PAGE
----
Expression of Preferences: Systems of Investor Knowledge
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Chapter 3 discussed institutional investor preferences for stability and the possibility of the consequent devaluing of democracy. This chapter and Chapter 5 will look at the systems by which this preference for stability becomes homogenized and expressed to the governments of developing countries in search of capital. Focusing on two phenomena, investor organization (Chapter 4) and investor activism (Chapter 5), the argument will be made that investors have become better organized, more skilled, and bolder in communicating their expectations to developing markets. Moreover, as the amount of capital going into the hands of institutional investors increases, leverage over their prospective and current holdings increases. The systemic factors shaping emerging financial markets are understood through an examination of different levels of collaboration taking place within the international financial community. First, the shared belief in complying with neo-liberal tenets leads to the uniformity of doctrine adhered to by institutional investors. Secondly, goals particular to large investors impose another systemic constraint in which the profit-motive reigns supreme and is an important departure from the systemic constraints set by official development assistance.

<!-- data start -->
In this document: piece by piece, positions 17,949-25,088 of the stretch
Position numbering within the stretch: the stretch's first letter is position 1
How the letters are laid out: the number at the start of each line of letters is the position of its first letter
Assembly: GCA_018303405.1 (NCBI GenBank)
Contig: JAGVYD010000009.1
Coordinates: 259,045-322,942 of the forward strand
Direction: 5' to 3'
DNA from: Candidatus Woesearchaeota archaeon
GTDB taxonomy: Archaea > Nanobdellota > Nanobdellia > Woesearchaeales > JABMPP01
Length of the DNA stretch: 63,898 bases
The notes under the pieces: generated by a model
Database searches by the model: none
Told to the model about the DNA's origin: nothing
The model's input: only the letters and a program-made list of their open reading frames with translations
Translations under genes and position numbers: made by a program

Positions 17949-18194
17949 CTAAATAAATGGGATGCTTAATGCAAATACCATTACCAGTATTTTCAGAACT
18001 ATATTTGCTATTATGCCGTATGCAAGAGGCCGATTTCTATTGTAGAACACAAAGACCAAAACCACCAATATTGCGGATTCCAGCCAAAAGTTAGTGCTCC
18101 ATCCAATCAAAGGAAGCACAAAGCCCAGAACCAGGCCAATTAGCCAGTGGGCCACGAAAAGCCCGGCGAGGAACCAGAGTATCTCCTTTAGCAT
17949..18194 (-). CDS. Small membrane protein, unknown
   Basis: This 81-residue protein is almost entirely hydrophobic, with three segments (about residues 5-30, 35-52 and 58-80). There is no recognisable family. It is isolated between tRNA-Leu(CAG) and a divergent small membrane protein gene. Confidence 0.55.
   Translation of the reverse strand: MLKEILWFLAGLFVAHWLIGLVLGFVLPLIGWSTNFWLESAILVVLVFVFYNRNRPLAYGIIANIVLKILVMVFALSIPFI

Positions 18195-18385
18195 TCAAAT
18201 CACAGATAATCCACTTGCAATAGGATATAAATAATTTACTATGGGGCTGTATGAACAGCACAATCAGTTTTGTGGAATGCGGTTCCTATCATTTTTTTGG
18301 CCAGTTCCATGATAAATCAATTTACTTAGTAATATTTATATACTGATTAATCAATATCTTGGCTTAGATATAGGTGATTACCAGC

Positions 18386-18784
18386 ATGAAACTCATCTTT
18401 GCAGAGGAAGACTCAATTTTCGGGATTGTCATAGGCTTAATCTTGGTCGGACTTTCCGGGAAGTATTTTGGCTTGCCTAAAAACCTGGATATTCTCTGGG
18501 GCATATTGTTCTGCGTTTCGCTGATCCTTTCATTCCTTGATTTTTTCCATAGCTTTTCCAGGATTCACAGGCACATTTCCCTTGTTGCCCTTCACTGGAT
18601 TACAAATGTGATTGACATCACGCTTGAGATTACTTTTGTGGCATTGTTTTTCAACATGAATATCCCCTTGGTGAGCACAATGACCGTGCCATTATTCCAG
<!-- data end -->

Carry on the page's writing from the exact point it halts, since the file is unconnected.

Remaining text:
KeywordsCorporate Governance Mutual Fund Institutional Investor Pension Fund Hedge Fund
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